Category: Career Development
Jerks are “de-energizers” at work. What is the best way to keep them from draining your energy? Here are some quick tips from Business Insider!
Personal growth can help you make your life more enjoyable and fulfilling. However, if your’e broke, overwight, don’t have any friends, and lack goals, where do you begin? The key to beginning a personal growth journey is setting your priorities. There’s a lot you can do in five years, but you can’t do a whole lot in five months.
Click here to open “7 Steps to Personal Growth.”
Ever notice how the beginning of anything new is full of excitement and enthusiasm, but it’s hard to keep excitement and enthusiasm going? Being successful means learning how to finish well … no matter what! It’s part strategy and part willpower. There are always a few obstacles to endure and overcome. Life can’t be all fun and games.
But don’t be a quitter! Here are 8 steps to being an achiever!
- Evaluate times that you quit in the past. When are you most likely to give up? What were your reasons for quitting in the past? Can you think of a strategy for getting through those times? Is there a way to avoid them altogether?
- Invest your time wisely. Getting caught up in too many meaningless projects won’t improve your ability to finish things. When possible, limit yourself to those things that really interest you. Life is too short for hobbies that make you want to shrug. If you’re passionate about something, you’re much more likely to get it done.
- Chart your progress. When you can visually see how much progress you’ve made, you’ll feel more motivated to continue. Make a chart, graph, or other visual representation of the work you’ve completed.
- Visualize the expected result. Constantly remind yourself how great you’ll feel when you’re done. Make note of all the benefits you’re receive.
- Be realistic. If you haven’t logged several thousand hours of piano practice before your 30th birthday, it’s unlikely you’ll ever reach the level of a world-class pianist. This is especially true if you’re 58 years old, have a family, and only have 30 minutes a day to practice. However, you can still play! You can still become a better pianist!
- Give yourself a reasonable amount of time. You might be making good progress, but if you believed that you should’ve mastered the Russian language by now, you’ll become discouraged. It’s not easy to estimate the amount of time it will take to complete something. Do you have a history of thinking that things will take less time than they actually do? Build a fudge-factor into your estimates. After you’ve make a little progress, revisit your expectations and adjust them accordingly. If you’re enjoying yourself, who cares how long it takes? Once you’re done, the fun is over!
- Get better at the small things first. If you’re washing the dishes, avoid leaving that greasy, disgusting pan until morning. Fold all the clothes rather than leaving some of them for later. Clean the entire room. Pay all of the bills. Run the full 3 miles you planned to run. Get in the habit of finishing all of the tasks in your life.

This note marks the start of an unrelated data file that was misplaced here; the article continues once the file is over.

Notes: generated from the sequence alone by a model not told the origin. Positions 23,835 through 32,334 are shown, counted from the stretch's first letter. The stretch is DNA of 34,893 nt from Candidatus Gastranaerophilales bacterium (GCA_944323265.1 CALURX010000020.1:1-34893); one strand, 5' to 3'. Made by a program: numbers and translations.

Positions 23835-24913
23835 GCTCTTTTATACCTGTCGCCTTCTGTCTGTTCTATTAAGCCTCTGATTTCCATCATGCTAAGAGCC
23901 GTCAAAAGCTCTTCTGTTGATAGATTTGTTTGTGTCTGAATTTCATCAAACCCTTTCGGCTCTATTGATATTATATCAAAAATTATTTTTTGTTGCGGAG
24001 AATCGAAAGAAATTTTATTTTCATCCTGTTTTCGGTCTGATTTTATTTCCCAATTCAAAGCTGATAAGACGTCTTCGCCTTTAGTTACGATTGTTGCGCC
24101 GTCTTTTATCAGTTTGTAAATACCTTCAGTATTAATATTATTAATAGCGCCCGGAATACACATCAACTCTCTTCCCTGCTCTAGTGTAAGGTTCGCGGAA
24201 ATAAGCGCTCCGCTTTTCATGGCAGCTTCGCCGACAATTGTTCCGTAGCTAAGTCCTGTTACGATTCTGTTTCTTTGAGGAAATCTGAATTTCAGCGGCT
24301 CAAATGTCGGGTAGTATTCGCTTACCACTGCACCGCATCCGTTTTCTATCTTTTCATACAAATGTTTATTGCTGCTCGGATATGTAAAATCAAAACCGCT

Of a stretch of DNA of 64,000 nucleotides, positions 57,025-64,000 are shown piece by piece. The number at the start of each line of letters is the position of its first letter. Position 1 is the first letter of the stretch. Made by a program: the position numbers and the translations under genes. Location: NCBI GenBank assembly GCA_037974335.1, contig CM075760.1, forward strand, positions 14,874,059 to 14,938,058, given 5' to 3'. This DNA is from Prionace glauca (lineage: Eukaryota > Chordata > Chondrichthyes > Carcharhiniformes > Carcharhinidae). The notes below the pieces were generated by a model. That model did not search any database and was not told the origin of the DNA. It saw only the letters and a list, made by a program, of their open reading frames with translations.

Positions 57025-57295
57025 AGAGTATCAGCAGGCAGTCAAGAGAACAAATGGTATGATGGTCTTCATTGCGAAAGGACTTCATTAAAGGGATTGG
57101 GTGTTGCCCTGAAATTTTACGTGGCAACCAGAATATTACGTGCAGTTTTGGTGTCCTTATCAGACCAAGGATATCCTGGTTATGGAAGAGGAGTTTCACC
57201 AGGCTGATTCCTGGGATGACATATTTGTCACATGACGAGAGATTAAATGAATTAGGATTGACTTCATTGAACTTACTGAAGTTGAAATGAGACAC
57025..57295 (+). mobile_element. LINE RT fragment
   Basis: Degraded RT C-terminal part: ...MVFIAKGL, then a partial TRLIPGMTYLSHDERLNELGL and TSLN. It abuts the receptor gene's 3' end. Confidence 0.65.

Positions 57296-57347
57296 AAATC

- Be immune to criticism. One of the reasons we stop before completing a project is to avoid criticism. Once it’s done and available for the world to judge, we can get apprehensive. Then we rationalize reasons not to complete it. The people that matter won’t be unkind. The unkind people don’t matter. There’s no way to stop the criticism, but you don’t have to allow it to bother you.
These small tips can be a great help in finishing future projects. If there’s one trait you’ll find in high-achievers, it’s the ability to get things done. Learn how to finish and change your life!
Here are five tips:
- Keep your body language open. Even though crossing your legs or arms does not mean that you are closed, (it could mean you are simply cold or just feel comfortable sitting or standing that way), people may still think you are “protecting” yourself. Staying open sends a message that you are confident and in charge.
- Take up more space. Whether you’re sitting or standing, position your body in such a way to take up a little more space. Spread your arms and legs slightly. Insecure people tend to do the opposite and attempt to appear small. Be confident enough to claim the space around you without apologizing for it.
- Mirror the other person. Mirroring is tricky, but it works! This means you copy how the other person is sitting or standing and match that person and his or her mannerisms. Don’t match them exactly or you will seem a little creepy, but, for example, if someone shifts from closed body language to open, subtly shift your body language as well.
- Don’t fidget. When you fidget, you give off a message that you are uncomfortable. Shaking your foot, bouncing your leg, and tapping your fingers are distracting. Instead, be conscious about displaying relaxed, infrequent movements.
- Keep your head lifted. Avoid looking at the ground. If you pause to collect your thoughts, look up instead. Establish good eye contact with others but don’t stare to the point of making them feel awkward. Try mentally drawing an inverted triangle around a person’s mouth and eyes, slowly scanning the points of the triangle instead of staring directly into the eyes.
If you aren’t practicing these habits they will feel unnatural at first. However, they won’t appear strange at all to others — they will notice a positive change in you but may not be able to put a finger on exactly what the change is. Try a new technique each week and practice each day. In just a few weeks, you’ll notice that people are treating you differently.